Then, show the video of Bobby Seale giving a speech about the Black Panther Party’s Ten Point Program. After the video, have the students form new small groups of three or four people. Ask them to write a very short speech of their own designed to “recruit” people to the Black Panther Party. These roughly 2-minute-long speeches should draw upon social, political and economic factors facing black Americans and should include comparative benefits to joining the Panthers instead of SNCC or similar non-violent reformist organizations.
After that, have each student individually write two paragraphs on a sheet of paper. In the first paragraph, they should describe a fictional member of the Black Panther Party and in the second paragraph, they should describe a fictional member of SNCC. In the writing assignment, the students should be asked to emphasize the personal history of each fictional individual and how that history motivated them to become involved in their respective organization. The students can be allowed to collaborate with the person sitting next to them, and should be informed that they will be turning in these paragraphs. After partners complete the assignment, a few volunteers (or drafted students) should read their paragraphs. Then ask for brief comments if students agree or disagree with others’ portrayal of these characters.
Finally, as the students are preparing to leave for the day, have each write down a question that they still have about the Black Panther Party. Their homework assignment will be to try to find the answer to the question on the Internet via a qualified source, or to write about the complications of the issue that make the question difficult to answer factually using common online understanding and scholarship of the topic. Read them quickly as they walk out the door to make sure they are formulating good questions for further inquiry.
Joseph, Peniel. The Black Power Movement. New York: Routledge, 2006.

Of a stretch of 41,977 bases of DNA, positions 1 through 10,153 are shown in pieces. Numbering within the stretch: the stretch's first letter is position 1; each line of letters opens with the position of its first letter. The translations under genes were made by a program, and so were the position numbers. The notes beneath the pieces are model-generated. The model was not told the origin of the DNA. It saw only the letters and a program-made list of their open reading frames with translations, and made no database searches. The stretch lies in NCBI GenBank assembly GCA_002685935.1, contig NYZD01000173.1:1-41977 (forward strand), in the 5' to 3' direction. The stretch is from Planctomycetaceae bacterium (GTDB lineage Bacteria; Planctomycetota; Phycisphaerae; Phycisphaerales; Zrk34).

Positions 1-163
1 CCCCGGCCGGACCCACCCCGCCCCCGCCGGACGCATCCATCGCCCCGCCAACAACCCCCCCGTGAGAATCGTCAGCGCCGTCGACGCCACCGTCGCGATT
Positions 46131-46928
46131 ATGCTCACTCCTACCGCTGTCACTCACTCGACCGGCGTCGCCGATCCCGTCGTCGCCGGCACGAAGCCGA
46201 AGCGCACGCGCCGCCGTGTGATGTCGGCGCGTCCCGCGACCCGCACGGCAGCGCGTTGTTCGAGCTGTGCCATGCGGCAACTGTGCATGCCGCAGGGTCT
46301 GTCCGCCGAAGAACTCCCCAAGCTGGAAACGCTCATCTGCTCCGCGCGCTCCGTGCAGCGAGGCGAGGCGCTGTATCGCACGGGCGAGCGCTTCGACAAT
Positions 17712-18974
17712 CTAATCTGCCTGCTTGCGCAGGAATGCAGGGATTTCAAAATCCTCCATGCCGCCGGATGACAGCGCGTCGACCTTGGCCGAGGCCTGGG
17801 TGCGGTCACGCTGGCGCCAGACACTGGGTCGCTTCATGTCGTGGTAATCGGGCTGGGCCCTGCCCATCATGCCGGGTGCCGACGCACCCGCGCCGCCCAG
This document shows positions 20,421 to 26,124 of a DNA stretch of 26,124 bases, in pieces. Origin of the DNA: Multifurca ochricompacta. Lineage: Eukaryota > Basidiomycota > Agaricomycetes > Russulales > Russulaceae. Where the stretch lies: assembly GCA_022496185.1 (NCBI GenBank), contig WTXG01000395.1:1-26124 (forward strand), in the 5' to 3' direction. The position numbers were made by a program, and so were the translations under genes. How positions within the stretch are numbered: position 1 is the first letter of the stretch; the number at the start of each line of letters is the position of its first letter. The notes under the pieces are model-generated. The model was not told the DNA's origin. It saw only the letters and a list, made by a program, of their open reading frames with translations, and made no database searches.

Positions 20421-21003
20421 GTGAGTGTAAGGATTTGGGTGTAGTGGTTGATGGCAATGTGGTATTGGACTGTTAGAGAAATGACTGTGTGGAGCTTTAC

Kirkby, Ryan J. “‘The Revolution Will Not Be Televised’: Community Activism and the Black Panther Party, 1966-1971.” Canadian Review of American Studies 41, no. 1 (2011):25-62.
Murch, Donna. Living For the City. Chapel Hill: The University of North Carolina Press, 2010.
Williams, Yohuru. “Some Abstract Thing Called Freedom: Civil Rights, Black Power, and the Legacy of the Black Panther Party.” OAH Magazine of History 22, no. 2: 16-21.
1. Cite specific textual evidence to support analysis of primary and secondary sources, connecting insights gained from specific details to an understanding of the text as a whole.
2. Determine the central ideas or information of a primary or secondary source; provide an accurate summary that makes clear the relationships among the key details and ideas.
3. Evaluate various explanations for actions or events and determine which explanation best accords with textual evidence, acknowledging where the text leaves matters uncertain.
4. Analyze in detail how a complex primary source is structured, including how key sentences, paragraphs, and larger portions of the text contribute to the whole.
5. Evaluate authors’ differing points of view on the same historical event or issue by assessing the authors’ claims, reasoning, and evidence.
6. Integrate and evaluate multiple sources of information presented in diverse formats and media (e.g., visually, quantitatively, as well as in words) in order to address a question or solve a problem.
7. Evaluate an author’s premises, claims, and evidence by corroborating or challenging them with other information.
1Donna Murch,Living For the City(Chapel Hill: The University of North Carolina Press, 2010), 68.
2Donna Murch, 86.
3Donna Murch, 133.
4Ryan J. Kirkby, “‘The Revolution Will Not Be Televised’: Community Activism and the Black Panther Party, 1966-1971,” Canadian Review of American Studies 41, no. 1 (2011): 31.